City's budget woes could affect development plans
D.C. Mayor-elect Vincent C. Gray is a month from inheriting a real estate portfolio headlined by marquee development properties that lack the federal approvals or financing required for them to proceed.
Gray's predecessors, Anthony A. Williams and Adrian M. Fenty, both endured recessions during their tenures but neither entered office with private construction financing so tight and such a dire budget situation. The city is currently working to close a $188 million gap for the 2011 budget, and the 2012 shortfall is estimated at as high as $400 million. The District is also nearing a newly created limit on borrowing that led Gray to announce on Nov. 22 that he would propose freezing all capital projects "not yet underway" and create a panel to prioritize borrowing. No members of the commission have been announced yet and Gray has not identified the projects he would halt.
Some of the D.C. economic development projects that could be affected include:
-- St. Elizabeths east campus. After discussing the project with President Obama at their Dec. 1 lunch, Gray said Obama "recognized that this is a real opportunity to improve the quality of life in Ward 8." The District owns the land, and the headquarters for the Federal Emergency Management Agency is headed there, but the city has asked the federal government for millions of infrastructure dollars. It won't be easy to afford much without that money.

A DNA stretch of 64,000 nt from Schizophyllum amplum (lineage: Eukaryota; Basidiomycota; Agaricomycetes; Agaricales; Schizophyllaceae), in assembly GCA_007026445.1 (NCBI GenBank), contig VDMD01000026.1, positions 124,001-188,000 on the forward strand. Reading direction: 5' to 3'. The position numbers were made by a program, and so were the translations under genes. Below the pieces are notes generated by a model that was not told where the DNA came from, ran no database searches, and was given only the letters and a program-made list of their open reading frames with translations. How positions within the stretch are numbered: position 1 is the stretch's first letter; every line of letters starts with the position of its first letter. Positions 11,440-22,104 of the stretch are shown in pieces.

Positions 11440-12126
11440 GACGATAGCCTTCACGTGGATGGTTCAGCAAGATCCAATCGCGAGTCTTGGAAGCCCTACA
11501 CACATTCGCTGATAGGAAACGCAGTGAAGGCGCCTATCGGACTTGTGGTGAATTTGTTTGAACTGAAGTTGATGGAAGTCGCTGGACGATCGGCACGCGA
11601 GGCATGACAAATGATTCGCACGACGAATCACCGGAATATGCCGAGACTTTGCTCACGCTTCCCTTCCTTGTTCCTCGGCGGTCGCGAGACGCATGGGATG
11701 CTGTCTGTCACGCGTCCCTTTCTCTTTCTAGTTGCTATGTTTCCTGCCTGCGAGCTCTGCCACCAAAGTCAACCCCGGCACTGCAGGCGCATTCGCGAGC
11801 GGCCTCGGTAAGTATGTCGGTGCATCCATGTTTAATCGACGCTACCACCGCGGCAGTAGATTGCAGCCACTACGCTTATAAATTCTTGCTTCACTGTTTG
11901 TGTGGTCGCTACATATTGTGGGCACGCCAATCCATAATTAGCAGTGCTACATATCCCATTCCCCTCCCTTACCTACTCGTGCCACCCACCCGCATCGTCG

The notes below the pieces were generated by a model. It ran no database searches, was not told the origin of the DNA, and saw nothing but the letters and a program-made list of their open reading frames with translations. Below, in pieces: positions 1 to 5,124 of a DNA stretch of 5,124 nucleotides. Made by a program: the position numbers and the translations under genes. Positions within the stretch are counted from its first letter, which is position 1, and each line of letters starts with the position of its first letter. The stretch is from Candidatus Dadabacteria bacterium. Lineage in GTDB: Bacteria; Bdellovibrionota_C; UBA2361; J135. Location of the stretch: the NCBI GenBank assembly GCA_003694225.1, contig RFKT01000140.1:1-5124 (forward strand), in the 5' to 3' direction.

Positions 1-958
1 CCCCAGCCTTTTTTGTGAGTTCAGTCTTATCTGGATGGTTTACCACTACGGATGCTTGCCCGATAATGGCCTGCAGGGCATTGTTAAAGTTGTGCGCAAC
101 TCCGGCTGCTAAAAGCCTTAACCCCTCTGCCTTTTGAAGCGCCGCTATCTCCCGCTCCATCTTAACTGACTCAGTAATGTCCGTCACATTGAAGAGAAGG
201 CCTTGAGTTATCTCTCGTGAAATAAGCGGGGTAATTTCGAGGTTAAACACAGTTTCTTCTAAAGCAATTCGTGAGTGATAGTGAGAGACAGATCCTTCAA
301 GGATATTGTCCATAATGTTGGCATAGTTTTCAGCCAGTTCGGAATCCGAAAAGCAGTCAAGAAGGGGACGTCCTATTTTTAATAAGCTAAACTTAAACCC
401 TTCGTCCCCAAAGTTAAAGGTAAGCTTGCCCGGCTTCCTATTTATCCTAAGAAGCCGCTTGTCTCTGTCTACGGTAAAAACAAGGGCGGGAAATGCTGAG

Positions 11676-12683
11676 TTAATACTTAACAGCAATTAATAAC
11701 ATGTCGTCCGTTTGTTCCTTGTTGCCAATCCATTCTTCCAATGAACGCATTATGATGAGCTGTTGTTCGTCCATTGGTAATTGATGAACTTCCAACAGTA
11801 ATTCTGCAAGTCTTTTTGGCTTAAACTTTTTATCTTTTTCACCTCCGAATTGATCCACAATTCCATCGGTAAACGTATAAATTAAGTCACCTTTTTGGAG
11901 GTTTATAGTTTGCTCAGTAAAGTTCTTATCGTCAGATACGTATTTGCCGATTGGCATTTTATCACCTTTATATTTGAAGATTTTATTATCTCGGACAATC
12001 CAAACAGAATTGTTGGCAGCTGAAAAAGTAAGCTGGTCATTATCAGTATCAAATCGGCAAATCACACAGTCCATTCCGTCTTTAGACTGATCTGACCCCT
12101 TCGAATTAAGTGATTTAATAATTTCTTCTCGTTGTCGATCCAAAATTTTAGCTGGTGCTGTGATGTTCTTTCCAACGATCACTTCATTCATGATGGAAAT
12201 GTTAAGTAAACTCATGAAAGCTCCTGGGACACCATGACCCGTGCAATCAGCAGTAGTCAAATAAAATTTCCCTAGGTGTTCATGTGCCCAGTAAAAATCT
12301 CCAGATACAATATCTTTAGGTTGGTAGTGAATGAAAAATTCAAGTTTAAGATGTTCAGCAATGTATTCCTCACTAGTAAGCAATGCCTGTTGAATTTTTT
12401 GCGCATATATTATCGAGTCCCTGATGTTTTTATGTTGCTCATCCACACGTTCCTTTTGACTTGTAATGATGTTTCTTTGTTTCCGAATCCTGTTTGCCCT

-- Walter Reed. Of major projects not already assigned to developers, this may be the most promising. The District is
already in line to receive 62 acres of the former hospital, and D.C. officials would like to see further development along Georgia Avenue on the northern part of the campus, which is controlled by the federal government. "We continue to work with our federal partners to determine what the makeup of the rest of the Walter Reed Campus space will look like," said Jose Sousa, spokesman for Deputy Mayor Valerie Santos.
-- Hill East. It has been months since Fenty narrowed the field of development teams he was considering for this 67-acre property to two, but he will leave the decision about what to do next up to Gray. "Hill East is not going to get decided before the end of the year," said Neil Albert, city administrator. The Hill's proximity to the waterfront makes this a strong market, but there are a number of public facilities that would need to be relocated.
-- Poplar Point. When asked during the campaign which projects he would put on the back burner until rosier times, this is the one Gray named. The District still does not control the site, there is environmental work to complete and the federal park service would have to move facilities.